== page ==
- Ten-year bunds set for first monthly gain since February
- U.S.-German 10-year yield spread reaches two-month high
A selloff in German government bonds has proved short-lived, with benchmark 10-year securities set for their first monthly gain since February, even as the Federal Reserve has adopted a more hawkish tone on the outlook for U.S. interest rates. Data next week will go a long way to showing why the divergence trade is far from finished.
While gauges investors expectations for future consumer-price growth have been rising, data due May 31 are forecast by economists to show that the euro-area annual inflation rate dropped for a fourth month in May. That may prompt European Central Bank President Mario Draghi to re-emphasize that officials remain ready to expand stimulus if needed when they announce their latest policy decision on June 2.
The extra yield, or spread, that investors get for holding Treasury 10-year notes instead of similar-maturity German bunds reached a two-month high this week as investors pushed up wagers on the Fed increasing U.S. interest rates this year.
While Fed speakers have been preparing investors for the possibility of a rate increase as early as next month, euro-region bonds remain supported as the ECB implements its asset-purchase program. ECB officials will keep rates unchanged next week, according to economists surveyed by Bloomberg. A dovish tone from Draghi may mean there’s little prospect that debt securities follow their trajectory from 2015, when yields surged more than 1 percentage point from a record low in less than two months.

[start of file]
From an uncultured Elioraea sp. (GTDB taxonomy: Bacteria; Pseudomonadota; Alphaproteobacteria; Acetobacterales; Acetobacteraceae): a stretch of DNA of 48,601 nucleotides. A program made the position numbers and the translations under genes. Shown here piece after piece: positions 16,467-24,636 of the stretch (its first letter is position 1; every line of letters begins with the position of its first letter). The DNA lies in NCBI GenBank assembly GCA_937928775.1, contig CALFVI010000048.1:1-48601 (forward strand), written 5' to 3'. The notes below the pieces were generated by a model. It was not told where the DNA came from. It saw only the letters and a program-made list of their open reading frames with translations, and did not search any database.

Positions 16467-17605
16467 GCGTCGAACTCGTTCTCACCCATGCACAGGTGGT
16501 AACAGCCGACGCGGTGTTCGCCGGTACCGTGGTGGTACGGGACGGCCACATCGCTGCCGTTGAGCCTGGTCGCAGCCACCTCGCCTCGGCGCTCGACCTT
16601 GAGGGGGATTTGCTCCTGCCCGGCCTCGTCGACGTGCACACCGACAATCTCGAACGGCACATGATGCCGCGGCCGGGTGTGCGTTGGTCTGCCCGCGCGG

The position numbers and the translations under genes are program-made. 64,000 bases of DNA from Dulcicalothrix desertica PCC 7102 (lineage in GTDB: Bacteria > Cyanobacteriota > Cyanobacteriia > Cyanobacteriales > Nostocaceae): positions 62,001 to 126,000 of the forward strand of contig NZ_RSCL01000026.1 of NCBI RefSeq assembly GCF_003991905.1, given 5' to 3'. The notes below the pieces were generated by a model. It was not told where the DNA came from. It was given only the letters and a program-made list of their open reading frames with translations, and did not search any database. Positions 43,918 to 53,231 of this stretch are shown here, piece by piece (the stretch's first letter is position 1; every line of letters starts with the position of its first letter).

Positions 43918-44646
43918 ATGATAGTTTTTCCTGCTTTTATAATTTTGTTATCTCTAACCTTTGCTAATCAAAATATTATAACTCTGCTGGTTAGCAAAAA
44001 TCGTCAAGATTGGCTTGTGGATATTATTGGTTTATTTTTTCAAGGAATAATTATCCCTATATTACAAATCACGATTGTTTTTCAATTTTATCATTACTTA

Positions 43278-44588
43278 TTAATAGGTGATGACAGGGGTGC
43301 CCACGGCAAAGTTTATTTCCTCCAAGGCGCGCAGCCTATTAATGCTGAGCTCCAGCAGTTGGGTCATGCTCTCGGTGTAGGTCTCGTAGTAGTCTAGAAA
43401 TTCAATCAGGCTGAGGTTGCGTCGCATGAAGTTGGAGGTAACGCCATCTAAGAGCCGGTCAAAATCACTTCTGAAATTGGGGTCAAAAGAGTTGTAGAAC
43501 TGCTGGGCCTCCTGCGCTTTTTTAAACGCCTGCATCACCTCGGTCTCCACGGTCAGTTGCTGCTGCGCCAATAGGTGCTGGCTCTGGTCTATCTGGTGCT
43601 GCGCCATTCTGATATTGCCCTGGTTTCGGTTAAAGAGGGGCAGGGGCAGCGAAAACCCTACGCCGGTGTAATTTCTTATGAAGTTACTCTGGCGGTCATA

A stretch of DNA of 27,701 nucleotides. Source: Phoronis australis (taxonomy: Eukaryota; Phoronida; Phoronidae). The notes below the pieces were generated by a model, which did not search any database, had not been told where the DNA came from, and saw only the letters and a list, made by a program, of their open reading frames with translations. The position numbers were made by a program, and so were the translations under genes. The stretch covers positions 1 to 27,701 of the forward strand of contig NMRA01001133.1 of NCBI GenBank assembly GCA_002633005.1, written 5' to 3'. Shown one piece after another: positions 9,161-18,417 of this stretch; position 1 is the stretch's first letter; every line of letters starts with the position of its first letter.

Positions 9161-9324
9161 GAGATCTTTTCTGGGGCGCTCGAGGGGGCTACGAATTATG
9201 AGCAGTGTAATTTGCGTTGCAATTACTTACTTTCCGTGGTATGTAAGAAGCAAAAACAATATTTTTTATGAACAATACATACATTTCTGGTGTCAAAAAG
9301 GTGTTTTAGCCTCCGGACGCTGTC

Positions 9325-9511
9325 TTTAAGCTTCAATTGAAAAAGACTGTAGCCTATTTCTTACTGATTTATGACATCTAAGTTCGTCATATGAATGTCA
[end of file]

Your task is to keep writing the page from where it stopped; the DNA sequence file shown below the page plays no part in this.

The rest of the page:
“When you toss in the Fed sounding more hawkish these days as well as the limited reaction to bunds to the selloff in Treasuries, you could perhaps start to see bund yields drifting higher,” said Richard Kelly, head of global strategy at Toronto Dominion Bank in London. “But this is not going to be something like the tantrum risk last year. Yields will remain low.”
Benchmark German 10-year bund yields fell three basis points, or 0.03 percentage point, this week to 0.14 percent as of the 5 p.m. close in London Friday, leaving them 13 basis points lower since the end of April. The 0.5 percent security due in February 2026 rose 0.255, or 2.55 euros per 1,000-euro ($1,114) face amount this week, to 103.49.
Yields on Treasury 10-year notes were little changed on the week at 1.84 percent. The yield spread to bunds widened to 171 basis points on May 25, the most on a closing-price basis since March 25.
Euro-area sovereign securities returned 1 percent this month through May 26, compared with a less-than 0.1 percent gain in Treasuries, according to Bloomberg World Bond Indexes.